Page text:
Loving Lechon in Puerto Rico

Spit-roasted pork is a national treasure that brings friends and family together

lechonflickr.jpg
••• Lechon. © Lemuel Cantos via Flickr

I grew up in New England, where a common festive meal was the clambake. Simple, local food—fresh seafood and shellfish, vegetables and starches—steamed in a fire-heated pit of seaweed and seawater.

Thinking about clambakes makes me feel all warm and fuzzy inside (not to mention hungry).

In many parts of the world, spit-roasted pig is the local version of a clambake. Called lechón in Spanish, it is a custom in Latin America, Cuba, the Philippines, Thailand, Spain, among other places.

In Puerto Rico, it is the national dish, and locals will tell you that Puerto Rican lechón is the best! 

According to San Juan culinary entrepreneur Gustavo Antonetti of Spoon Food Tours, the secret of Puerto Rican lechón is its traditional preparation. “We season it with a lot of garlic, oregano, pepper, salt, achiote oil (annatto oil) and other tasty herbs and spices according to individual recipes,” he says. “We roast it on a spit called a ‘varita’ (traditionally wood, but nowadays metal is more commonplace), over wood or coals for about 6 to 8 hours. The result is a moist, tender and delicious pork on the inside and a tasty, crispy skin.”

Christian Quiñones, executive sous chef at Trattoria Italiana at the InterContinental San Juan adds that sometimes orange juice is added, with the meat and mix marinated for a full day. “It is usually served with pasteles (our version of tamales but made out of plantain instead of corn), arroz con gandules (rice and pigeon peas), sweet plantain and usually some boiled root vegetables,” he says.

Lechon Asado Recipe

In addition to being a Christmas tradition, lechón is a year-round treat for Puerto Ricans, enjoyed during events and family reunions. On Sundays, it is a common tradition for families to go to their local “lechonera” (lechón restaurant) for a big dinner and social time: lechoneras frequently have live bands and carnival games.

You can find lechón all over the island, but the most famous place to get it is at the lechoneras in Guavate, part of the town of Cayey, about an hour south of San Juan. Guavate, located amongst forested mountains of central Puerto Rico, is called “La Ruta del Lechón”—“the Pork Highway.”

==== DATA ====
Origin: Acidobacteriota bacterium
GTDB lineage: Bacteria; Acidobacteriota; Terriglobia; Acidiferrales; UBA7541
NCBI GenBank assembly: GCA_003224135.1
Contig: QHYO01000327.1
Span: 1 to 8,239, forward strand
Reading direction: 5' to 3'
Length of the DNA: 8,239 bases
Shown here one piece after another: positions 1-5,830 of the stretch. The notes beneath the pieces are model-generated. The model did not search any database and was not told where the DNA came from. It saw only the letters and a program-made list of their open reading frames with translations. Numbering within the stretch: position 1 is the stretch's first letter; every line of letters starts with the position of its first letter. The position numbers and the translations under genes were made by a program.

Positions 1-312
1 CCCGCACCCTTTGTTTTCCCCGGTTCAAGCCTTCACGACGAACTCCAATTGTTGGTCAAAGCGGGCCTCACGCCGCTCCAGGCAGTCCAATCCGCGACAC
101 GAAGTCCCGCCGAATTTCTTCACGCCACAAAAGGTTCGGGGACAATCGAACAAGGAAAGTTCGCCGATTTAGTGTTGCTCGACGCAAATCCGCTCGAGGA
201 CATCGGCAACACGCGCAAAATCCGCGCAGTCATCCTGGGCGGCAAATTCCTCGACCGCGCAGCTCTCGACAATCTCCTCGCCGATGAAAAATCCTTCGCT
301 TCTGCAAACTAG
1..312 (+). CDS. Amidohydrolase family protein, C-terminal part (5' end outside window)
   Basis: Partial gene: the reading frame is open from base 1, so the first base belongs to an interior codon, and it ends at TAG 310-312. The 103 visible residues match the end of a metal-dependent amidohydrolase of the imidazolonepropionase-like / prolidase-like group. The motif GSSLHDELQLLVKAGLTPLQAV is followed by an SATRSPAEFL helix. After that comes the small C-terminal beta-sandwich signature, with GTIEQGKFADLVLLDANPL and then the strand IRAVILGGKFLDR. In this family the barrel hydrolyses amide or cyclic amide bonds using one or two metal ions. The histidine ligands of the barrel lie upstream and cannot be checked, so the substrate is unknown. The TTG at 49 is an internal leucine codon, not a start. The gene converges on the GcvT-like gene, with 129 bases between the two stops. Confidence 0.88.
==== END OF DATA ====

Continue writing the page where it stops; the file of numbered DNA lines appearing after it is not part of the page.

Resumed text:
I got the opportunity to take a trip down to Guavate during a recent visit to San Juan for the annual Saborea Puerto Rico, a three-day food festival and celebration of classic and modern Puerto Rican food and drink. We ate at El Rancho Original, one of the best-known lechóneras of the region, accompanied by renowned chef Robert Treviño, creator of the San Juan restaurants Budatai, Casa Lola, and Bar Gitano, and competitor on the Food Network’s The Next Iron Chef

According to Treviño, lechón, specifically from Guavate, is Puerto Rico’s finest food—“unrefined in its fineness”—something that everyone who visits Puerto Rico must try.

El Rancho Original was quiet when we arrived -- a few families were having lunch on paper plates at picnic tables, but otherwise our small group had the run of the place. Within a few hours, however, the restaurant would be packed, and considering the amount of space, that’s impressive.

There were two rooms filled with long picnic tables, and an outdoor seating area composed of small huts nestled against a rapid creek.

A pig was being roast in an open-air, barn-like outbuilding that held a brick structure that could roast six pigs at a time. In the kitchen, the rest of the food was being prepared: the rice, the sausage, the root vegetables. My mouth was watering.

The lechón was served with arroz con gandules (rice with pigeon peas), longaniza and morcilla (blood) sausages, sweet potato, cassava, and another softly boiled root vegetable or two I’ve forgotten the names of. It was delicious.

Simple, flavorful, filling, divine -- it was the ultimate comfort food, reminiscent in style to my beloved clambake. It washed down well with a local beer, and was the perfect food to eat outdoors, in good company, with the sound of the creek just beneath us the only sound competing with our laughter and good cheer.

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